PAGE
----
The Fed Broke How Investors Think

We’ve entered a new era of investor psychology…

Sentiment indicators show extreme lows. Interest rates are rising. Inflation feels out of control. And food and energy prices are soaring to unprecedented levels.

So it’s no surprise that we’re seeing nasty headlines in the media. “Markets in Turmoil” segments are leading financial TV shows. And they’re even making the network news.

Despite all that fear right in front of us… investors still haven’t panicked yet.

The S&P 500 Index closed at an all-time high on January 3. And then, it took more than five months for the benchmark index to hit its low (so far). It fell almost 20% in that span.

But importantly, investors aren’t panicking and selling everything at once. The markets aren’t plunging every day.

It has been an orderly sell-off. In fact, I would call it the “most organized chaotic sell-off” I’ve seen in 20 years.

The problem is… the Federal Reserve has broken how investors think.

To understand why, we need to dive into a bit of market psychology…

Maybe you’ve heard of “normalcy bias.” It’s the idea that people expect the past to repeat itself. They’re in denial. They believe, “What I’ve always experienced must be normal.”

That concept is playing out in the markets right now…

After all, the Fed is always there to bail markets out of a jam. That’s what we’ve come to expect.

The Fed has created a “normal” that encourages folks to ignore legitimate fears and risks.

It’s hard to understate the extreme nature of the Fed’s approach. Every time investors felt the tickle of panic over the past 12 years, the market would bottom and move higher.

That’s because the good ol’ Fed came to the rescue. And as a result, investors relearned how to respond to fear.

We can see that through the Chicago Board Options Exchange’s Volatility Index (“VIX”). It’s also known as the market’s “fear gauge” because it typically spikes when times get tough.

The VIX measures investors’ expected volatility over the next 30 days. As a result, this investor-anxiety thermometer typically jumps when the markets plummet.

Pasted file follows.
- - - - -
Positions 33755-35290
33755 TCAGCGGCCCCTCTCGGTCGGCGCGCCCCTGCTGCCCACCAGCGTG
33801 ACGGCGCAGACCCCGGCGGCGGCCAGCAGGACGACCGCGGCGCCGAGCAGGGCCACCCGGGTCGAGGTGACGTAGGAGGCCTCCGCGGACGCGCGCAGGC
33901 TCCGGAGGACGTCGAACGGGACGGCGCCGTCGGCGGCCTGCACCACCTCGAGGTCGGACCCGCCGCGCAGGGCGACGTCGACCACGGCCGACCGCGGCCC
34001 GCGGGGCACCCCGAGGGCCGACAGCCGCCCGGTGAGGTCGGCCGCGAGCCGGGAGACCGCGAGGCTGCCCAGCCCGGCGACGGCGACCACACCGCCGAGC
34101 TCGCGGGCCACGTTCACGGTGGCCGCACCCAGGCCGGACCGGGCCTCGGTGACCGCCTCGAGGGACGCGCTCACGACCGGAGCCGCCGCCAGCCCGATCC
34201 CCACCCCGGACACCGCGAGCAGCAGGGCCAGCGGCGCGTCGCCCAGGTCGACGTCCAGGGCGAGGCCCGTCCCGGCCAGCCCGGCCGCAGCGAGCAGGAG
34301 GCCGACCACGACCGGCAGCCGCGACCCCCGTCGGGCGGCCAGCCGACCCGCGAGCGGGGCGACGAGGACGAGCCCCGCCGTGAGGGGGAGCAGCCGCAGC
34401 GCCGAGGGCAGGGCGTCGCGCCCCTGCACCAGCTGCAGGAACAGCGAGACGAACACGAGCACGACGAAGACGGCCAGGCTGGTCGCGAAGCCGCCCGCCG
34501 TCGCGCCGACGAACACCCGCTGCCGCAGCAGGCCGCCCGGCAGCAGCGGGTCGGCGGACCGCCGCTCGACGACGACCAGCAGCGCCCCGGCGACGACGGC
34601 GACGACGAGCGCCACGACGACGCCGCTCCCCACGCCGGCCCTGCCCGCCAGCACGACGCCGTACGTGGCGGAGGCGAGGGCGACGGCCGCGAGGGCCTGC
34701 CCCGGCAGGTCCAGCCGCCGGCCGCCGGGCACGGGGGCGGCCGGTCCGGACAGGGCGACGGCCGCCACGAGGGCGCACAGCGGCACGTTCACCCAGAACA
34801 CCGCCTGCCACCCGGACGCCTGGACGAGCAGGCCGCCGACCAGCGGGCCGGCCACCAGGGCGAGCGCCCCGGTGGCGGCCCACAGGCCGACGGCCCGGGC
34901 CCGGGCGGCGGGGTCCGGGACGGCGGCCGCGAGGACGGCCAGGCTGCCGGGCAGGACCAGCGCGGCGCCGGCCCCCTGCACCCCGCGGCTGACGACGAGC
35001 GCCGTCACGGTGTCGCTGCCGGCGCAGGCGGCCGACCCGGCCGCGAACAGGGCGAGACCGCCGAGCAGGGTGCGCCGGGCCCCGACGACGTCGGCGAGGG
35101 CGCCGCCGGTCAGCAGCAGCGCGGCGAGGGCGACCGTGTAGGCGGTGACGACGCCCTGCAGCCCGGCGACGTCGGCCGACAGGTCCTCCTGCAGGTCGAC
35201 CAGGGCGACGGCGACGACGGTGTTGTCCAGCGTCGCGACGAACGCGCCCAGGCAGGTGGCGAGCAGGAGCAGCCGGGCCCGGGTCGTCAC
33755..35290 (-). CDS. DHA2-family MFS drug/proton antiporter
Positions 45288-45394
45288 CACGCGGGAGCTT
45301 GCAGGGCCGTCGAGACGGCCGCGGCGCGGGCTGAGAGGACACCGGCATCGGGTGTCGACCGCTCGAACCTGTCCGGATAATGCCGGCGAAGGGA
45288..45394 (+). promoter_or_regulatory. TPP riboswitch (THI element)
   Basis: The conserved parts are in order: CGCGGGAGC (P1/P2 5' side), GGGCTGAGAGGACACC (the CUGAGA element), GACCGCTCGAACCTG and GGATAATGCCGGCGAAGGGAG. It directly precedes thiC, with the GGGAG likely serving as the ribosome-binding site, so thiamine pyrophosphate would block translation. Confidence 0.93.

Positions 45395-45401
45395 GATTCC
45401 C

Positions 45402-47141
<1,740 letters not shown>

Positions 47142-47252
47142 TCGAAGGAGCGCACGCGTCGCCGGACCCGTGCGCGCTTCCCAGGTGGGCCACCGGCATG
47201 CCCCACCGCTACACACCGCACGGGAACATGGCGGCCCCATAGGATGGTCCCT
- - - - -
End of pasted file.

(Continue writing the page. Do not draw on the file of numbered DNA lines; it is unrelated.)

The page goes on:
But that isn’t happening today

The VIX’s highest recorded level does not line up with the lowest point of the S&P 500. You can see what I mean in the following chart…

Notice that the VIX’s 2022 peak so far was about 37 in early March. That coincided with the S&P 500’s low at the time.

But then, when the market went even lower in mid-May… the VIX didn’t make a new high.

In other words, stocks fell to their lowest point so far this year. But instead of panicking, investors simply thought, “What does it matter? The Fed will stop the bleeding again.”

We can see the lack of investor panic in the bond market, too…

The current yield on the 10-year U.S. Treasury is more than 3.2%. It has doubled so far this year.

Historically, that’s a surefire way to get investors to panic. That’s because rising rates mean the economy is slowing. And that should be enough to get people to head for the exits in droves, right?

Wrong again.

Investors simply aren’t throwing in the towel yet. Panic isn’t reaching a level that we would expect based on the usual suspects of fear…

Therein lies the cognitive bias of what we believe to be normal. Over time, investors have learned not to do much about their fears in the wake of such negative outlooks.

In other words, it looks like the Fed has broken how investors think about the markets. We’ve moved from “FOMO” (the Fear of Missing Out) to “FOGO” (the Fear of Getting Out).

For now, this learned behavior is holding up the markets. Investors aren’t panicking yet.

But be warned… Everyone has a breaking point.

Good investing,

Pete Carmasino

Scroll to Top